St. Louis skyline at night. Photograph by author.
My adopted city of Saint Louis has increasingly been the focus of national media in the past six months. While coverage formerly focused on Saint Louis being designated as America's Most Dangerous City in 2006 or dwelled on the sordid tale of Michael Devlin. Compared to these stories almost anything would seem an improvement, especially for a city with notoriously low civic esteem. While a lack of vision and regressive attitudes still constitute the largest challenge to Saint Louis, the view from outside has begun to change markedly.
While the summary demolition of Charles Colbert's San Luis Apartments was viewed with concern outside the city, the NorthSide project has been commended for its visionary scale with the caution that "If it's done right, it could be transformative" and potentially an example to the rest of the Rust Belt. Whether that example is positive remains to be seen, but eyes around the nation are watching and we must demand a higher standard and cannot allow this opportunity to become a failure.
Saint Louis CityGarden -- a project by the Gateway Foundation designed by Nelson Byrd Woltz. Photograph by author.
City Garden, the most significant improvement to the city of Saint Louis since the restoration of Forest Park, and like Forest Park, is an extremely positive example of the utility of public/private partnerships in the face of diminished local planning. City Garden has received glowing reviews in a number of sources from parenting and travel magazines to industry publications. East West Gateway's Great Streets pilot program on South Grand has provided momentum for a sorely overdue assessment of the urban design of commercial corridors in the city and provides a vision for a move away from the strict prioritization of single-occupant automobile transit on city streets. While the trial narrowing of Grand has gotten the most attention, the participatory process leading to the proposed option set an excellent local example by combining education with participation.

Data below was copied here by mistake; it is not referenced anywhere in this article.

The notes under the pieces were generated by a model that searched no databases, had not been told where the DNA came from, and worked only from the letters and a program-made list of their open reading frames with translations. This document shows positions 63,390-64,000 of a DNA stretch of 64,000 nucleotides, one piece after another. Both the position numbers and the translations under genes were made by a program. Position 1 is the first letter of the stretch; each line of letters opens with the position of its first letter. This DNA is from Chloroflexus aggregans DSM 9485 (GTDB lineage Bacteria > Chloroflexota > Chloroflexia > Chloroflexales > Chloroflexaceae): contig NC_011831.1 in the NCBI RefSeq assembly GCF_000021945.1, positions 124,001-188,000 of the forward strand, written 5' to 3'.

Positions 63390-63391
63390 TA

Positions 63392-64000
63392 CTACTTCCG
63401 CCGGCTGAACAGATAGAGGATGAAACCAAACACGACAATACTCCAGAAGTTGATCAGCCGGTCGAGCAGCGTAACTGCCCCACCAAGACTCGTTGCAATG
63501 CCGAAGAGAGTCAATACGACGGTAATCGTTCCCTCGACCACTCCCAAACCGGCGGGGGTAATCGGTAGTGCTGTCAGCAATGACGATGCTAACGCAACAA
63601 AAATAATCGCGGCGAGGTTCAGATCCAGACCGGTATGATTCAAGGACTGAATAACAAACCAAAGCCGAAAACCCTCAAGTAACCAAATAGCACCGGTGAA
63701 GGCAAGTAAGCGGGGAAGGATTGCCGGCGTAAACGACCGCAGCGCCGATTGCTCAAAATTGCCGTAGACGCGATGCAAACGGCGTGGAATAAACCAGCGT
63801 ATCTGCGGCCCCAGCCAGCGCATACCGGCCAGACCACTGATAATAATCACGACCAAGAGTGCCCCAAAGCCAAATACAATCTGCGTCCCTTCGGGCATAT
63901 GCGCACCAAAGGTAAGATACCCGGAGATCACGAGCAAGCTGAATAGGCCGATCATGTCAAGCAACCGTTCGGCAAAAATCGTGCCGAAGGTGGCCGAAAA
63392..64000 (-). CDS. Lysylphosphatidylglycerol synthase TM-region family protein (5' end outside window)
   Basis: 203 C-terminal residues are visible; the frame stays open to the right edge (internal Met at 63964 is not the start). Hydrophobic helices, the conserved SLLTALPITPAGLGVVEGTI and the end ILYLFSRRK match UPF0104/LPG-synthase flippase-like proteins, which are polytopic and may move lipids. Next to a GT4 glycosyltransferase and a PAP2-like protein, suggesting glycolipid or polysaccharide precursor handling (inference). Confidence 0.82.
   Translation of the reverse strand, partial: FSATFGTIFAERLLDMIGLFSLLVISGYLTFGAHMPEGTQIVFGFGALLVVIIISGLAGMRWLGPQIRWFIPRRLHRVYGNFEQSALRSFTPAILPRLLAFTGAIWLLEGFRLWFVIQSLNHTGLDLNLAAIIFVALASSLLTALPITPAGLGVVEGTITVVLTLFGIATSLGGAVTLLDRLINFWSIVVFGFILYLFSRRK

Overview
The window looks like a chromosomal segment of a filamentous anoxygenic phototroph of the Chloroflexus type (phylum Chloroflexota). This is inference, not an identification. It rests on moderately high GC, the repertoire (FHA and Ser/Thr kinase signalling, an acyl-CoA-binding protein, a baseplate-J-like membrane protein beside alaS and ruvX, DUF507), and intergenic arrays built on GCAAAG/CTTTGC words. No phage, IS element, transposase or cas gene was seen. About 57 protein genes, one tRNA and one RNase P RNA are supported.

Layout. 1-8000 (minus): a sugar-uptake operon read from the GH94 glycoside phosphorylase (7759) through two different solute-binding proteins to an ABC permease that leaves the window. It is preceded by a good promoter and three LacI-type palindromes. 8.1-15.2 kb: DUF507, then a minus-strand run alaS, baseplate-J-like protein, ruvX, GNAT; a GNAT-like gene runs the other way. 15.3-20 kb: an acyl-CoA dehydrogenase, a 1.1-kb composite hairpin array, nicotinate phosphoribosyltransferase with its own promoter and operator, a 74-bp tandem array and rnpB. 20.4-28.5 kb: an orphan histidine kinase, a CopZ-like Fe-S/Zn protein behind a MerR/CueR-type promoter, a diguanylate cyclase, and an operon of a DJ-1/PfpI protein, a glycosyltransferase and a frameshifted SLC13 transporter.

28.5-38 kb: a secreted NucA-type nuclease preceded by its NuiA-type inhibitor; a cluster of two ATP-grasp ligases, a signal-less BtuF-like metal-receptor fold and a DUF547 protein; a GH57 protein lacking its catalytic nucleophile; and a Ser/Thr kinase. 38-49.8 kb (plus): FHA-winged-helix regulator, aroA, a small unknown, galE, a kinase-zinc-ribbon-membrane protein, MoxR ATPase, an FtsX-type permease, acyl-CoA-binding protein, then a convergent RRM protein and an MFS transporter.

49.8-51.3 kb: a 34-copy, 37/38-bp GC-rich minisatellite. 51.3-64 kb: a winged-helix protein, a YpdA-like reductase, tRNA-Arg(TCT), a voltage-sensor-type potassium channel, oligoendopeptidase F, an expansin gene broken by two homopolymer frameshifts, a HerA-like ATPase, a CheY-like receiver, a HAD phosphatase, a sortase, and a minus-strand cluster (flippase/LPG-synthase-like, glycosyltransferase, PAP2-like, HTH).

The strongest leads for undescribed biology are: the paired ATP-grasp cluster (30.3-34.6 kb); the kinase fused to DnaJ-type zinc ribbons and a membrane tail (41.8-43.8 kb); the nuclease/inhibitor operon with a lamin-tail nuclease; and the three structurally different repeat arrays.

Visitors to the UrbanNexus conference included Sarah Szurpicki of the Great Lakes Urban Exchange and Sharon Carney of the Michigan Suburbs Alliance pictured here with Jeff Vines at Chouteau's Landing. Photograph by author.
Perhaps it was the growing national recognition of a changing attitude that brought Next American City to St. Louis for a conference. I was honored to be invited to participate on a panel of emerging voices in the Vanguard Regional Roundtable. As Michael Allen has noted, the Next American City conference was fated to be in both chronological and philosophical opposition to another event: the hearing on the McKee NorthSide TIFF request.
The latest public exposure is perhaps the most striking: Richard Layman, author of Rebuilding Place in the Urban Space is examining St. Louis Metro's Moving Transit Forward planning campaign. As a transplant to St. Louis I find the transit issue infuriating. While most outsiders will readily admit that both the St. Louis Metrolink light rail system and MetroBus system is effective and even unexpectedly good for a city of St. Louis's resources, the local perception is that public transportation here is defunct, unworkable, and that ownership of an automobile is essential for daily life. At a recent conference on urban issues Alvin Reid, editor of the St. Louis Argus compared the MetroLink to a toy. As an example of a functional system he pointed to Washington's metro system.
This is exactly what makes Layman's post so interesting. The subtitle is "St. Louis regional transit planning process as a model for what needs to be done in the DC Metropolitan region." Layman focuses on the efforts of metro to educate the public as part of the process. This is a long overdue effort. In hindsight it was poor communication and an inability to justify the importance of Metro funding that doomed last year's Proposition M. In a vacuum of information it ceased to be an initiative on badly needed expansion, and instead became a referendum on past problems. Metro must take an active role in justifying its importance to the region and in educating residents. To echo Layman, another needed step would be to clarify the subsidization of automotive transportation to eliminate the transit-welfare stigma. Despite the antipathy towards transit frequently evidenced here, it is gratifying to know that Metro's ambitious and inclusive new initiative is at least recognized outside of the Mississippi valley.
For the first time in years Saint Louis is receiving noteworthy attention on the national stage. With attention comes increased expectations. We must build on the foundation of participatory involvement and education evidenced in the best projects of this past year, reject negativity and insecurity, and advocate for a city that can once again serve as an example to the region and to the nation beyond.